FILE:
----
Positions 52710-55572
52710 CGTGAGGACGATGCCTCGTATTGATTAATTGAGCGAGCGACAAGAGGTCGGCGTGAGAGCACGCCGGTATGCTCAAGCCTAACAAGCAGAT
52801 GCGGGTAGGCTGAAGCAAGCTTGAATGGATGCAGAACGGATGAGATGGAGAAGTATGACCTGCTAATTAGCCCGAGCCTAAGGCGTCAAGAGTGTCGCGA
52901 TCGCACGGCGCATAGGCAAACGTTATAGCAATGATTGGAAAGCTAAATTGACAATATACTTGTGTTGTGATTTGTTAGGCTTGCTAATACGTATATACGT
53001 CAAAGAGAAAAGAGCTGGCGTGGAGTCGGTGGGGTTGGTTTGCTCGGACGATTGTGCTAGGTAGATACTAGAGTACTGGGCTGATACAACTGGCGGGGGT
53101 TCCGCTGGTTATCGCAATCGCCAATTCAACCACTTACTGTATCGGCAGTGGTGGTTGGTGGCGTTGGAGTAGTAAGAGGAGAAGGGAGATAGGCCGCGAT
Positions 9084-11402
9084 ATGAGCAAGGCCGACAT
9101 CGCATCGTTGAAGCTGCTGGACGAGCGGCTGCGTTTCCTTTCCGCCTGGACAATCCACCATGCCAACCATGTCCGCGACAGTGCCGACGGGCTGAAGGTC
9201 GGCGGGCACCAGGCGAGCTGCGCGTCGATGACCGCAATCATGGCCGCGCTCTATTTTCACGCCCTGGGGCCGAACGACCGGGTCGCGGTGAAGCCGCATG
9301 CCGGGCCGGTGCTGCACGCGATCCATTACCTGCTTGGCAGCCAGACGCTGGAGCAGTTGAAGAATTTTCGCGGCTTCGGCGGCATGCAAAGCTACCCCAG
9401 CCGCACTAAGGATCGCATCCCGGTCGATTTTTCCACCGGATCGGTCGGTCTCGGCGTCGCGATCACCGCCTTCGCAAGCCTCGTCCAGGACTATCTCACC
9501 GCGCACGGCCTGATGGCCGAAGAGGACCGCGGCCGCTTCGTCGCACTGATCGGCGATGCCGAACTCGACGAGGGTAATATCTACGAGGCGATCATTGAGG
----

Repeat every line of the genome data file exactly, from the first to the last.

Positions 52710-55572
52710 CGTGAGGACGATGCCTCGTATTGATTAATTGAGCGAGCGACAAGAGGTCGGCGTGAGAGCACGCCGGTATGCTCAAGCCTAACAAGCAGAT
52801 GCGGGTAGGCTGAAGCAAGCTTGAATGGATGCAGAACGGATGAGATGGAGAAGTATGACCTGCTAATTAGCCCGAGCCTAAGGCGTCAAGAGTGTCGCGA
52901 TCGCACGGCGCATAGGCAAACGTTATAGCAATGATTGGAAAGCTAAATTGACAATATACTTGTGTTGTGATTTGTTAGGCTTGCTAATACGTATATACGT
53001 CAAAGAGAAAAGAGCTGGCGTGGAGTCGGTGGGGTTGGTTTGCTCGGACGATTGTGCTAGGTAGATACTAGAGTACTGGGCTGATACAACTGGCGGGGGT
53101 TCCGCTGGTTATCGCAATCGCCAATTCAACCACTTACTGTATCGGCAGTGGTGGTTGGTGGCGTTGGAGTAGTAAGAGGAGAAGGGAGATAGGCCGCGAT
Positions 9084-11402
9084 ATGAGCAAGGCCGACAT
9101 CGCATCGTTGAAGCTGCTGGACGAGCGGCTGCGTTTCCTTTCCGCCTGGACAATCCACCATGCCAACCATGTCCGCGACAGTGCCGACGGGCTGAAGGTC
9201 GGCGGGCACCAGGCGAGCTGCGCGTCGATGACCGCAATCATGGCCGCGCTCTATTTTCACGCCCTGGGGCCGAACGACCGGGTCGCGGTGAAGCCGCATG
9301 CCGGGCCGGTGCTGCACGCGATCCATTACCTGCTTGGCAGCCAGACGCTGGAGCAGTTGAAGAATTTTCGCGGCTTCGGCGGCATGCAAAGCTACCCCAG
9401 CCGCACTAAGGATCGCATCCCGGTCGATTTTTCCACCGGATCGGTCGGTCTCGGCGTCGCGATCACCGCCTTCGCAAGCCTCGTCCAGGACTATCTCACC
9501 GCGCACGGCCTGATGGCCGAAGAGGACCGCGGCCGCTTCGTCGCACTGATCGGCGATGCCGAACTCGACGAGGGTAATATCTACGAGGCGATCATTGAGG